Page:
# Preparing for test

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#### pbialos

I have two questions i hope you can help me with:

The first one is about series of positive terms like, for example $$\sum _{i=0}^{inf}(n^{1/n}-1)$$.
Can i say that as the square of this series of positive terms diverges by the "nth term test", the original series also diverges.
If i cant use this, could you please point me on the right direction in order to do determine the convergence of this series?.

My second question is about a limit by definition(lambda-epsilon proof). I have to find out if the following function is continuous and/or differentiable:
$$f(x,y) =\left\{\begin{array}{cc}\frac {x*y} {\sqrt x -\sqrt y},&\mbox{ if }x\neq y\\0, & \mbox{x=y}\end{array}\right$$

Everything i tried indicates that this function is continuous, but i cant prove that the limit when (x,y)->(0,0) of f is in fact 0.
I you want me to explain a little better what i have done just ask. I would really appreciate any help you could give me.
Many Thanks, Paul.

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#### Galileo

Homework Helper
A general hint for these kind of limit problems. When you want to prove such a limit exists and is zero, you usually need to find an upper-bound for that function which also tends to zero. This is basically the squeeze theorem.
There are probably other ways to do it, but playing around I found:

$$\left| \frac{xy}{\sqrt{x}-\sqrt{y}}\right| \leq \frac{|xy|}{\sqrt{x}+\sqrt{y}}= |x|\cdot \left| \frac{y}{\sqrt{x}+\sqrt{y}}\right| \leq |x|\sqrt{y}$$
The first inequality uses the triangle inequality on the denominator. The second is obvious.
The right side clearly goes to zero.

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#### pbialos

thanks

Ok, I understand what you did, and i was thinking to do something very similar, but the inequalities didnt came up to my mind. I now have to find out if it is differentiable or not. Would i be on the right track if i use the theorem that says that if the partial derivatives are continuous in an "interval", then the function is also differentiable on that "interval"???? I think i should use this instead of the differentiability limit, because i dont know which are the points to test for differentiability. Am i right????

Well i found out the partial derivatives and i realized that they are continuous everywhere except on (0,0) (I forgot to tell on the initial problem statement that the function is defined only for x and y postive or equal to 0), so i used the differentiability limit and i found that it was differentiable on (0,0).
Is my answer and PROCEDURE correct????

Do you have any hints for the first problem????

Thankfully, Paul.

#### Galileo

Homework Helper
Galileo said:
$$\left| \frac{xy}{\sqrt{x}-\sqrt{y}}\right| \leq \frac{|xy|}{\sqrt{x}+\sqrt{y}}$$
This is a mistake. The right side is smaller than the left side, since $\sqrt{x}+\sqrt{y} \geq |\sqrt{x}-\sqrt{y}|$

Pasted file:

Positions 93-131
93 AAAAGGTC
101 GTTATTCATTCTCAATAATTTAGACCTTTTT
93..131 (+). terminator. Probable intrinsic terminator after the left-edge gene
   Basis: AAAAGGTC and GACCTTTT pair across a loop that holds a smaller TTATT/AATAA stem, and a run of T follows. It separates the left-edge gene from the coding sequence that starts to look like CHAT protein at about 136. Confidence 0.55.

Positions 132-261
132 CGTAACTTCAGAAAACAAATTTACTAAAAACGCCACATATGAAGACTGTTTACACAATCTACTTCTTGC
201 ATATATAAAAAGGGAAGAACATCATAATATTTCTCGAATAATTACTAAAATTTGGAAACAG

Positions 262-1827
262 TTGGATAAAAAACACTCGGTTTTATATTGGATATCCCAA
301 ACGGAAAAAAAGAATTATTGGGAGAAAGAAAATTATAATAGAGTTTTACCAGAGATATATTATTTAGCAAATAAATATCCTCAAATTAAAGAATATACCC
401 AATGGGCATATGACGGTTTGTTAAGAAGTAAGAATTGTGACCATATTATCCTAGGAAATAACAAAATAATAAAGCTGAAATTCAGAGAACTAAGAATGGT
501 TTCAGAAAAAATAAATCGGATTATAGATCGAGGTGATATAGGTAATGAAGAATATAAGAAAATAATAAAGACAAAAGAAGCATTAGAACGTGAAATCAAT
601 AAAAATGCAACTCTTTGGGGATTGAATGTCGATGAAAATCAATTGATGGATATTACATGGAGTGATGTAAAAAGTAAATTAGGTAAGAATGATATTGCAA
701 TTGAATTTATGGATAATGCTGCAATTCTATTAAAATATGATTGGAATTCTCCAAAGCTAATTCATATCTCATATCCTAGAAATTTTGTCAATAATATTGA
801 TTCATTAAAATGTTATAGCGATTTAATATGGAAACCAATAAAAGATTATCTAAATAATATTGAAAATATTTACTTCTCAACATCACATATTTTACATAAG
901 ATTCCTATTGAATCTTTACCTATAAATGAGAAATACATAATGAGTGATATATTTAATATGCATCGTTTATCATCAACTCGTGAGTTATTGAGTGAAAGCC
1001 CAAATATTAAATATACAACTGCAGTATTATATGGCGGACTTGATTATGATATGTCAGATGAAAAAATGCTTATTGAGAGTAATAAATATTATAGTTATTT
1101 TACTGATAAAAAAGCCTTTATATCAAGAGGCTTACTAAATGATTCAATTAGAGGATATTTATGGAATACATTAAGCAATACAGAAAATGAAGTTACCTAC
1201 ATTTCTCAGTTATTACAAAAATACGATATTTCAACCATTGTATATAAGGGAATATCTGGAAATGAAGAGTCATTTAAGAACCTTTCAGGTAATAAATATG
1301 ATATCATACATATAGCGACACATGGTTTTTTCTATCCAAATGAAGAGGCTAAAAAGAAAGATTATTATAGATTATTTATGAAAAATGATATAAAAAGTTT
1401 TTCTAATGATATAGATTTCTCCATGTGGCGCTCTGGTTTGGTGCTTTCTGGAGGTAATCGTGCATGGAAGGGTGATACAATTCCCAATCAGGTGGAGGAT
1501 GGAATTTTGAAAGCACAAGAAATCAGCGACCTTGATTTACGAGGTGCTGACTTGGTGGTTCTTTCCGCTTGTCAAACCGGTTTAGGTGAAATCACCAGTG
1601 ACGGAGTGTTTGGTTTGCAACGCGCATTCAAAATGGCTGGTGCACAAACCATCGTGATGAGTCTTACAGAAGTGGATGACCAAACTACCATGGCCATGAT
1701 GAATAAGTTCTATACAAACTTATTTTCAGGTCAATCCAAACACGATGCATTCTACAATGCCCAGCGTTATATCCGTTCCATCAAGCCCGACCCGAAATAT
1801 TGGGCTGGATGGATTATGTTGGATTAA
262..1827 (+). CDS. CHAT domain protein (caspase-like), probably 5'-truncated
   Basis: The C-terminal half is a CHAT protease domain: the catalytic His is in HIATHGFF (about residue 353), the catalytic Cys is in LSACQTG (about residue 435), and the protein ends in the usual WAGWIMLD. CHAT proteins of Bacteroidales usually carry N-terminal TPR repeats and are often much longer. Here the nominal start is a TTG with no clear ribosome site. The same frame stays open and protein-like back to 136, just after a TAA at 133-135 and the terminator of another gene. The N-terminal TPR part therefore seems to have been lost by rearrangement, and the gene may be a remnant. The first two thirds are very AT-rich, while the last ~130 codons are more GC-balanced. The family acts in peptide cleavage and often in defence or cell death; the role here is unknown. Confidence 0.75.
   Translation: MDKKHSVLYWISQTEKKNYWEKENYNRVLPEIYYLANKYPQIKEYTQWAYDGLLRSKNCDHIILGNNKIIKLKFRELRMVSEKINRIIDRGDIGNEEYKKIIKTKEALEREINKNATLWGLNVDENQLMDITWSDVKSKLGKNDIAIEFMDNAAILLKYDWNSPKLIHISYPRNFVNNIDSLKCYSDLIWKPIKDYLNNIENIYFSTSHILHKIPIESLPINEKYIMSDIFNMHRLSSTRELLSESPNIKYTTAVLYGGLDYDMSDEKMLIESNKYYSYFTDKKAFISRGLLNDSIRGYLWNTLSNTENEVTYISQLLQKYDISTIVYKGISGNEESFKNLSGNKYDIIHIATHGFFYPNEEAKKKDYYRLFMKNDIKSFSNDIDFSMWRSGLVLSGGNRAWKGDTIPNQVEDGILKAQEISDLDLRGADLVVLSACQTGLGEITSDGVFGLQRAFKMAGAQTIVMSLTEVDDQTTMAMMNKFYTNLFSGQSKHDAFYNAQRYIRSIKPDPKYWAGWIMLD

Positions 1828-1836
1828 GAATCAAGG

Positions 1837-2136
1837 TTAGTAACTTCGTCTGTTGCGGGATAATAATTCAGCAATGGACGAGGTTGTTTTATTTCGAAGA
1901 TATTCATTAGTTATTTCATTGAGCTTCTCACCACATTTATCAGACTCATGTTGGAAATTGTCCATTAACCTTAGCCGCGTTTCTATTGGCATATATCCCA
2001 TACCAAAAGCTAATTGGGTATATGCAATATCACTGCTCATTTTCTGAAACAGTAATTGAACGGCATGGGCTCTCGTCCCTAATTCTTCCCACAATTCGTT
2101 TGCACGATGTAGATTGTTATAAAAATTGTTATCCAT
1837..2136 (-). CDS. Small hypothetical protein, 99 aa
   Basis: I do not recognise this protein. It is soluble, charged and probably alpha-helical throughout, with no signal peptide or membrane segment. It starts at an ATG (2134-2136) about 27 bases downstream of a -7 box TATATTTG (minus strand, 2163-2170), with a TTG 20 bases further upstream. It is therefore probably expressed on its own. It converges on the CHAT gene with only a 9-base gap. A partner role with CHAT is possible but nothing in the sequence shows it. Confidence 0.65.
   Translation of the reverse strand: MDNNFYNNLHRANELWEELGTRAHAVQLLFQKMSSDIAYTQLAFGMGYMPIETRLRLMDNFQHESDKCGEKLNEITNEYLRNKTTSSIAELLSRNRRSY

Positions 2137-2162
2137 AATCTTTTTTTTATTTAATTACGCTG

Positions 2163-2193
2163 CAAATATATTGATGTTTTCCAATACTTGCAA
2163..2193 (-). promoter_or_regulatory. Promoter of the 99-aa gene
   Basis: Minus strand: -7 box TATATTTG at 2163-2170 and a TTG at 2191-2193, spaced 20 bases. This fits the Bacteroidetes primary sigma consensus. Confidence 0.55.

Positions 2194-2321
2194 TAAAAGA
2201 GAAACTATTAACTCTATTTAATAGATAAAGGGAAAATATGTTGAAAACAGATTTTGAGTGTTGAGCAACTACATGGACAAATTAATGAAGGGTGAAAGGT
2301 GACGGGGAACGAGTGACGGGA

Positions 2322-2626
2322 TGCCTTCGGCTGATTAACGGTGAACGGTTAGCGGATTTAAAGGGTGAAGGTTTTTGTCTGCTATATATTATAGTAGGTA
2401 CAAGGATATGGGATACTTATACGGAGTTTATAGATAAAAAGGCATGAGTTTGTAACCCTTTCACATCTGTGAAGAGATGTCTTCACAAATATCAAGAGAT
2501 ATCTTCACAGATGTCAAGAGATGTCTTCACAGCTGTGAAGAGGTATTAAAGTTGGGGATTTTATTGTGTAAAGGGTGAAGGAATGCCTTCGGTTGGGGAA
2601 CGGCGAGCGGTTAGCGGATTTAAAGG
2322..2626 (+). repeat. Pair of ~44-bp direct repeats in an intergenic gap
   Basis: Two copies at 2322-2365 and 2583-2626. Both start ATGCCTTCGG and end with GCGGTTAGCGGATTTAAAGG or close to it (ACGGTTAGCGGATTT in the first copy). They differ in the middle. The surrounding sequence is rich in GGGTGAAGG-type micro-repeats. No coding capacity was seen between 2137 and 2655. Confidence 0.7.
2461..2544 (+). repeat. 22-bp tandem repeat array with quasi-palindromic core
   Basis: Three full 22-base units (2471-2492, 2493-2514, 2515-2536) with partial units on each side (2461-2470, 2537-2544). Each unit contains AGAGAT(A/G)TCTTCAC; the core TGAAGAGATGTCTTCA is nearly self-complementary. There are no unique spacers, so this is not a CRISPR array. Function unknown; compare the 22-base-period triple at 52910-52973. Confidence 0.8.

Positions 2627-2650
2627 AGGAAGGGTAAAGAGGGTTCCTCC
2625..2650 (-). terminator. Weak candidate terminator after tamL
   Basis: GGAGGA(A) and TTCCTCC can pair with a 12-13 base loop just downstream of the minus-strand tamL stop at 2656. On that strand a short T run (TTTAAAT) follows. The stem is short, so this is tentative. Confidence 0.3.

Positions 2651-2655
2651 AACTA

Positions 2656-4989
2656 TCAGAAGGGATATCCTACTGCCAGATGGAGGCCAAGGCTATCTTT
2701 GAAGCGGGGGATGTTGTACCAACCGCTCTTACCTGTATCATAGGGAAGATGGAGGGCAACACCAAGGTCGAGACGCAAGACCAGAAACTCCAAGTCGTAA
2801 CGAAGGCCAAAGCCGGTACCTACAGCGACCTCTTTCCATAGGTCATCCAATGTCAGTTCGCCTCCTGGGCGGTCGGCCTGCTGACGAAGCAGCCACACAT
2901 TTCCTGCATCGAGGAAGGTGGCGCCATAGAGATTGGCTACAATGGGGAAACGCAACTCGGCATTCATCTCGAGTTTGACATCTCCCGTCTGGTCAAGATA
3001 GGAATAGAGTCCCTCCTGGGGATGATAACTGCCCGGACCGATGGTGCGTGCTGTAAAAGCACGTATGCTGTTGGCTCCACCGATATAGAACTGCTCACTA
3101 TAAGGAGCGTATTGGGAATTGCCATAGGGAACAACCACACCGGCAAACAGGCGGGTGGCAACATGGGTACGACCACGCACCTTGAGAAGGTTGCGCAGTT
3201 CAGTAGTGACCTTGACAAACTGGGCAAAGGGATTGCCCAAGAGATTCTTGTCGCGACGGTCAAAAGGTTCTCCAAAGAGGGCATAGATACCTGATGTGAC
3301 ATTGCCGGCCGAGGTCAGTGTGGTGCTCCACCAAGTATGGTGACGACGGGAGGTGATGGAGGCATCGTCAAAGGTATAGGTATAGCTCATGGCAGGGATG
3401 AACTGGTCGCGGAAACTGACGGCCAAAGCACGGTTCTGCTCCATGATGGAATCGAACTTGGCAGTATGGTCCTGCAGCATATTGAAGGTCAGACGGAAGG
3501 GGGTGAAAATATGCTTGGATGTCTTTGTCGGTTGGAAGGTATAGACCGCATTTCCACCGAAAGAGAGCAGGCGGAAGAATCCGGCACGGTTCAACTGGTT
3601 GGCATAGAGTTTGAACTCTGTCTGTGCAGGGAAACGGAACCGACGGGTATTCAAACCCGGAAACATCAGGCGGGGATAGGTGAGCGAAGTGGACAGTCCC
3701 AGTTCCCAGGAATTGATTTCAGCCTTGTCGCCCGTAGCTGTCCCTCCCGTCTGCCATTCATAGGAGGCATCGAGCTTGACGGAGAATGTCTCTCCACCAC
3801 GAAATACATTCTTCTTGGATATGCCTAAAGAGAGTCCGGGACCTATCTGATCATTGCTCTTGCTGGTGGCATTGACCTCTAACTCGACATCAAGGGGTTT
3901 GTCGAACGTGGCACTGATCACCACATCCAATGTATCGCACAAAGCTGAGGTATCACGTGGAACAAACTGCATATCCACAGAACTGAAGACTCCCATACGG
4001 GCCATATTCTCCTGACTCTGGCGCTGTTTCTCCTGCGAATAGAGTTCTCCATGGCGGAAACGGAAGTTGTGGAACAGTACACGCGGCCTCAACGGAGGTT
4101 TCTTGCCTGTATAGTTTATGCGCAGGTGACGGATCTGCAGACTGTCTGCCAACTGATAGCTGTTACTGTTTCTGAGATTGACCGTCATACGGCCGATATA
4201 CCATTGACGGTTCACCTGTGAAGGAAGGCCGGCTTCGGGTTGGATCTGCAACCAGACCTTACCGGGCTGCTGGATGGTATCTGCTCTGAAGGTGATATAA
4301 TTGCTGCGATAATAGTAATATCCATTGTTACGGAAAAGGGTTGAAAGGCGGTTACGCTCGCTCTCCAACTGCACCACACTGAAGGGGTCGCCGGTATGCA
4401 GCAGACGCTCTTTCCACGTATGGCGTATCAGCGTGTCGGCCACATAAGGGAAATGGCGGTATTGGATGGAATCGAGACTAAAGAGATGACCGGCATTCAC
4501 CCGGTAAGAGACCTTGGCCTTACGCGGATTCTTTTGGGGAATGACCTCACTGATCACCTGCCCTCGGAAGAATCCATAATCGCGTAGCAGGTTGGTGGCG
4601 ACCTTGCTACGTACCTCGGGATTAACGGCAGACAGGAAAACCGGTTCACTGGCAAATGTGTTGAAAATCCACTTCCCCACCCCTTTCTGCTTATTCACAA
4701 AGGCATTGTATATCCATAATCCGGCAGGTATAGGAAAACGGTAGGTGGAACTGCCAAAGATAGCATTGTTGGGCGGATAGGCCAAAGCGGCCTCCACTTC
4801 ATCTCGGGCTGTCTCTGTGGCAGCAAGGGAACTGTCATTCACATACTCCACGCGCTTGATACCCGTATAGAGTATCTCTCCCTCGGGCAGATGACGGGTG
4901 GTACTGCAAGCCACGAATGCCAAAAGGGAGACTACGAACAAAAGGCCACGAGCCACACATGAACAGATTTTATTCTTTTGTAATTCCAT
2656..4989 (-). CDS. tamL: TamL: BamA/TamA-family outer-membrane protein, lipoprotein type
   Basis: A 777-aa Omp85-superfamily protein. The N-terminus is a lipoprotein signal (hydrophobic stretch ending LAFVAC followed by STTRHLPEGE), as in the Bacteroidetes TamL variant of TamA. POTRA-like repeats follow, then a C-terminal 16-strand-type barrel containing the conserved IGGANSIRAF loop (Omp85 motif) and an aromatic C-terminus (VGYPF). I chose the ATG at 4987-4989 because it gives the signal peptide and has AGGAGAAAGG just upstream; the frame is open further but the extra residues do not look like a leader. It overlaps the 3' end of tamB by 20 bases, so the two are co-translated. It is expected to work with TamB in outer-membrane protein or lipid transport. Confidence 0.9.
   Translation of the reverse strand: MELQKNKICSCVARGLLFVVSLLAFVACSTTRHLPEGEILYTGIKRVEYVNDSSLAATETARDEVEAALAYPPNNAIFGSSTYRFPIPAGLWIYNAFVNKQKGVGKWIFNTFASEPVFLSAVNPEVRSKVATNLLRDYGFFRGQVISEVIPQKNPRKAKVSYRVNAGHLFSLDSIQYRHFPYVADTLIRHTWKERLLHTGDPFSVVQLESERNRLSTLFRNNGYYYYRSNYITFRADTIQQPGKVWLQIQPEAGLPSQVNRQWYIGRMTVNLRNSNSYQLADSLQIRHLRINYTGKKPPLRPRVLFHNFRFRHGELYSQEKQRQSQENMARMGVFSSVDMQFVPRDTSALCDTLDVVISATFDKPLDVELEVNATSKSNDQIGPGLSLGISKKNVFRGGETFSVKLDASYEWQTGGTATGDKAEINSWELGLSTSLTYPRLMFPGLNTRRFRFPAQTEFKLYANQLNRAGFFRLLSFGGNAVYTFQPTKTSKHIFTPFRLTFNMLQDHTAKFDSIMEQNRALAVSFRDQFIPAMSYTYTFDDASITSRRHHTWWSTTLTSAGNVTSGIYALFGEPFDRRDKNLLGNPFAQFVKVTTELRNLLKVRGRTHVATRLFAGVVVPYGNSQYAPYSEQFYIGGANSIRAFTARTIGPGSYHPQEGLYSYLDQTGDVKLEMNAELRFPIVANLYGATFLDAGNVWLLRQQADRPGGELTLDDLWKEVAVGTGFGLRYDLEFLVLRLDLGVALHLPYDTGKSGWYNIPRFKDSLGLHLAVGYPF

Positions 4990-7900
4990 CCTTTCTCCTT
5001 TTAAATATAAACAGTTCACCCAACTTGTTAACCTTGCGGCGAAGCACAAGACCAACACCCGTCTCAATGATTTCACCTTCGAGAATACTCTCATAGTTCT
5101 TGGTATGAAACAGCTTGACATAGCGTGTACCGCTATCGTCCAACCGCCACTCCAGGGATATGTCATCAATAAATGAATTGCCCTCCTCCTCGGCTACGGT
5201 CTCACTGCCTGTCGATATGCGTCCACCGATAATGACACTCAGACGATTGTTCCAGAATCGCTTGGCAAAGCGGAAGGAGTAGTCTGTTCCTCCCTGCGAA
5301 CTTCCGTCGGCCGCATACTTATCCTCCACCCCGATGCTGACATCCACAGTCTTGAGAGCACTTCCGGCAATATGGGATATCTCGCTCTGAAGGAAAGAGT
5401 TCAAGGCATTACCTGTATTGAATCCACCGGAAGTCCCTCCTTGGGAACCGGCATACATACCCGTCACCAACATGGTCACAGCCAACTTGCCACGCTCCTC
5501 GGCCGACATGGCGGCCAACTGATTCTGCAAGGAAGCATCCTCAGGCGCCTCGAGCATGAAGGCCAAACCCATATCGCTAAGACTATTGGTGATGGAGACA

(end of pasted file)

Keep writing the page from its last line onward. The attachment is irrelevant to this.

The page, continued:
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#### pbialos

checking

OOOUch, i didnt check your work correctly the first time, but now i see it was wrong. So then how could i prove this limit????
Assuming i could prove the continuity limit, i am pretty sure i could prove the differntiability also.
Grateful, Paul.

#### iNCREDiBLE

pbialos said:
OOOUch, i didnt check your work correctly the first time, but now i see it was wrong. So then how could i prove this limit????
Assuming i could prove the continuity limit, i am pretty sure i could prove the differntiability also.
Grateful, Paul.
Polar Coordinates.

#### Galileo

Homework Helper
Actually, it's pretty easy to see the limit doesn't exist (so no need to check for differentiability).

Note that the line y=x (where x>0) doesn't lie in the domain of f. The denominator can gets arbitrality small in any neighbourhood around (0,0). Therefore, if you choose an $\epsilon$-neighbourhood around (0,0), no matter how small, you can approach the line y=x from two sides inside that neighbourhood. Take a circle of radius $r<\epsilon$ and approach y=x from two sides. The product xy is nonzero near that line, but $\sqrt{x}-\sqrt{y}$ approaches $0^+$ and $0^-$ respectively.

About the sum, you use 'i' as your index, but have 'n' in the expression, did you mean:

$$\sum_{n=0}^{\infty}(n^{1/n}-1)$$

I`m not familiar with the 'n'th-term test'.

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#### pbialos

ok

ok, so problem solved for the second one.
About the first one, it is as you said:
$$\sum_{n=0}^{\infty}(n^{1/n}-1)$$

And what i called the "n-th term root" is just the propertie that says that if a series $$\sum_{n=0}^{\infty}(A_n)$$ converges, then $$\lim_{n->\infty}A_n=0$$

I am sorry, but i didnt know how this property was called in english.

I found another way to solve this exercise but again i am not sure if what i did is correct:
I divided $$n^{1/n}-1$$ by $$n^{1/n}$$ and took the limit of this when n tends to infinite. It gave me 0, so i concluded that the series:
$$\sum_{n=0}^{\infty}(n^{1/n}-1)$$ and $$\sum_{n=0}^{\infty}(n^{1/n})$$ behave the same way(i think it is because the limit comparison test right??).
As the second series diverges, then the original series does also diverges.

I would really appreciate if you could tell me if any of the two ways i tried are correct.
I have my doubts about the second one specially, because i dont remember if i could use the limit comparison test when the limit A_n/B_n is equal to 0 with n tending to infinite.

Thank you, Paul.

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